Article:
Artist Yves Klein was so happy with his discovery of a new ultra blue that he gave it his name and registered it as an invention with the French authorities two years before his death in 1960.
But scientists at Oregon State University may put International Klein Blue in the shade with the accidental discovery of a new pigment that is going on sale.
It’s a vivid “near perfect” blue they believe solves the problems of safety, toxicity and durability that have dogged the search for the best blue going back to ancient times.
The unique heat-reflecting properties of “YInMn Blue” (named for its chemical components: Yrttrium, Indium, Manganese) also make it a candidate for keeping future cars and buildings cool, its discoverers say.
In 2009 chemist Mas Subramanian and his team were exploring new materials for use in electronics when they mixed black manganese oxide with other chemicals and heated them to nearly 2000 degrees Fahrenheit.
“It was serendipity, actually; a happy, accidental discovery,” Professor Subramanian said.
“Our work had nothing to do with looking for a pigment.
“Then one day a graduate student who is working in the project was taking samples out of a very hot furnace while I was walking by and it was blue, a very beautiful blue”, Professor Subramanian said.
“I realised immediately that something amazing had happened”.
They’d found a new pigment formed by a unique crystal structure that allows the manganese ions to absorb red and green wavelengths of light while reflecting only blue, the university said in a press release. The “cool blue” compound has an infrared reflectivity of about 40 per cent, much higher than other blue pigments.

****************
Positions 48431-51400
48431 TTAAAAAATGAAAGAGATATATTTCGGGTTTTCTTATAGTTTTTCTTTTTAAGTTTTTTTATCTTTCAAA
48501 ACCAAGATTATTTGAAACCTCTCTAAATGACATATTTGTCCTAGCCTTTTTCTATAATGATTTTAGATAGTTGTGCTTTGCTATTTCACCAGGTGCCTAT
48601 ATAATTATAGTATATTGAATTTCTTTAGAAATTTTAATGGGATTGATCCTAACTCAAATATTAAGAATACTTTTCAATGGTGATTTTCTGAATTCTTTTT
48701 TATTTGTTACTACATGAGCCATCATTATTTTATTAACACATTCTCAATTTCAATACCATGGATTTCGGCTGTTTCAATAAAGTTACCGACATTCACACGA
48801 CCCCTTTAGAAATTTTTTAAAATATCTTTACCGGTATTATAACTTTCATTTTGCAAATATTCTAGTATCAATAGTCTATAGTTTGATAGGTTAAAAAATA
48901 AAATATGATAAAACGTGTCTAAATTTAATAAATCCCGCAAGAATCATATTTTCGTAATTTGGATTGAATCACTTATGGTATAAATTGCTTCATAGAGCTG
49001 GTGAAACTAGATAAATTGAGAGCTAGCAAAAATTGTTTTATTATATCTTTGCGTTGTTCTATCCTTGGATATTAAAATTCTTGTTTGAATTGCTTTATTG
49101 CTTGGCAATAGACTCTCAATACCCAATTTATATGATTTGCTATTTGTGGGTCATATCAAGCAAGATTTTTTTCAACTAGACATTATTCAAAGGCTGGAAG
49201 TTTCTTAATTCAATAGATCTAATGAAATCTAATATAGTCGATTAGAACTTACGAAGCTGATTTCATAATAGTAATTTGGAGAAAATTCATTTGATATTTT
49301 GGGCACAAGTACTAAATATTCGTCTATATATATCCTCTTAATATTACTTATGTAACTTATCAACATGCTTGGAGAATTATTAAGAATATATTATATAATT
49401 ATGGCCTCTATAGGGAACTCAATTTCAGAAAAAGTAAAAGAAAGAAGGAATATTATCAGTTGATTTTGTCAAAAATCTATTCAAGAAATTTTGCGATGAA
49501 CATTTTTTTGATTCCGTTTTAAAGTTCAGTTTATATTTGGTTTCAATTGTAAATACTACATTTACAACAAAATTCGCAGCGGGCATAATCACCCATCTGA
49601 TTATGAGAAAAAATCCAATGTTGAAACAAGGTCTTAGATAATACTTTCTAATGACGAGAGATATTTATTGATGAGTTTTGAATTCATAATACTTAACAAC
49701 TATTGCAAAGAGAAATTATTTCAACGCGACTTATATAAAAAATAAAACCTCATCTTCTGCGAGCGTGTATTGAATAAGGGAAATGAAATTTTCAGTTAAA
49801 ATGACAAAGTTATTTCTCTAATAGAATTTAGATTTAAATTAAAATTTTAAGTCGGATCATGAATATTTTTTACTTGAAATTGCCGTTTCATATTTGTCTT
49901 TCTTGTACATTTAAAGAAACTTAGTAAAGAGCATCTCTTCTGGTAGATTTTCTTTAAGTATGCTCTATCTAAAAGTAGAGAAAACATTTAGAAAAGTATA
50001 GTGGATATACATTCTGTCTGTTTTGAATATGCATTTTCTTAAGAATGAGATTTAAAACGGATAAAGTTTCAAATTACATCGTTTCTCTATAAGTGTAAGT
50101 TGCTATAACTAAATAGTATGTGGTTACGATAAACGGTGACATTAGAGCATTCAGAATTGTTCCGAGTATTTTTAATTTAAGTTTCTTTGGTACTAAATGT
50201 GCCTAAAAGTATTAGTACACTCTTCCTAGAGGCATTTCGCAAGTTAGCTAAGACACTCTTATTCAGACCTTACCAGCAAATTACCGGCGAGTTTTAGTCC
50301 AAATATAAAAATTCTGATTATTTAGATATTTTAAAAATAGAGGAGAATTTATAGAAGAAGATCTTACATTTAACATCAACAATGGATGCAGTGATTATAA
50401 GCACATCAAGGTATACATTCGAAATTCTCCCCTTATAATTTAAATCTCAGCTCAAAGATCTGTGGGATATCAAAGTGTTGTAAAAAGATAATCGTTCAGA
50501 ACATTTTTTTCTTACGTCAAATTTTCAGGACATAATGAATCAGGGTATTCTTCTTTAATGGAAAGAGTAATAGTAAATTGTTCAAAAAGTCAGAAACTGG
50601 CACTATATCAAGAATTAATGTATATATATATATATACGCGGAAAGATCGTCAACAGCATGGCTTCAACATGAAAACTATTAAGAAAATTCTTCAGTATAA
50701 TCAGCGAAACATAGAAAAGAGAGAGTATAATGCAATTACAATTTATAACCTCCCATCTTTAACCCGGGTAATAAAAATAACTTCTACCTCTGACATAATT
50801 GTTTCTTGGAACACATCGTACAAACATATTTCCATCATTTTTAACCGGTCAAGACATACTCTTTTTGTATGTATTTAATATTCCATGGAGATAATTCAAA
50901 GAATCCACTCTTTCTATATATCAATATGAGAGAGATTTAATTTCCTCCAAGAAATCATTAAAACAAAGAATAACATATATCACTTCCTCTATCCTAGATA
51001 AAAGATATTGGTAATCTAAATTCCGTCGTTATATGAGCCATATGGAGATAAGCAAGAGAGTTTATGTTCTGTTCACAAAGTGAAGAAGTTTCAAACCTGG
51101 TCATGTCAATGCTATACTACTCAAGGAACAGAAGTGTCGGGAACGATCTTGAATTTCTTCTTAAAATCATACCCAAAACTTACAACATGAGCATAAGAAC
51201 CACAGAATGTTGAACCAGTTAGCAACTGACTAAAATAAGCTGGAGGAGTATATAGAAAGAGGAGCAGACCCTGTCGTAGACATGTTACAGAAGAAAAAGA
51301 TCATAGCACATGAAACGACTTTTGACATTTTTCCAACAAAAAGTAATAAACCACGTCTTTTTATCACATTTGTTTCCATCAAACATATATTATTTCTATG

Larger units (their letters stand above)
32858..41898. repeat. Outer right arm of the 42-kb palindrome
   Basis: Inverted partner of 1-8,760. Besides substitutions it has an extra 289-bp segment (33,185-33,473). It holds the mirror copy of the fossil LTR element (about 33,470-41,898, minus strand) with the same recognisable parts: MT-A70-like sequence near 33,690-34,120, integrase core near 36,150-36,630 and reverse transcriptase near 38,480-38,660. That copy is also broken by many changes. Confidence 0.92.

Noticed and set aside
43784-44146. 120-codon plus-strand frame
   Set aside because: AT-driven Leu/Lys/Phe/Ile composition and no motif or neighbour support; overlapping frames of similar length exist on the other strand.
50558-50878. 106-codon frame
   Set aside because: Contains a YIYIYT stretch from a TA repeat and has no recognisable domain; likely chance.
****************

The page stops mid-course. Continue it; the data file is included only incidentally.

“Our blue pigment is unique because it is durable with a hue similar to ultramarine blue, (Lapis Lazuli) but also shows heat reflectance,” the professor said in an email.
“So it can be used as ‘cool’ pigment which can keep buildings and cars cool. This is not possible with ultramarine blue or Co-blue pigments.”
Professor Subramanian said blue-coloured compounds that do not fade are difficult to make. The last durable blue pigment discovered was Cobalt blue (Co-blue) in 1802.
But in accelerated testing to check long-term durability of coatings and paint containing the pigment, YInMn Blue stood up well to UV radiation, carbon dioxide, water, acid rain, oil and other assailants, Professor Subramanian said. Even better, none of its ingredients are toxic, he said.
The university has made an exclusive licensing agreement with a commercial company. The pigment will be used in a range of coatings and plastics.
The unique quality claimed for International Klein Blue, developed by the artist in collaboration with a Parisian paint supplier, was not the ultramarine pigment but its suspension in a polyvinyl acetate synthetic resin which allows it retain a high intensity of colour without fading.
The search for compounds that can be used to paint things blue goes back thousands of years.
From the third millennium BC, the Egyptians made a blue from a mixture of silica, lime, copper and alkali; it is considered to be the first synthetic compound.
But many blue pigments had problems of durability and safety. Cobalt blue can be carcinogenic and Prussian blue can release cyanide.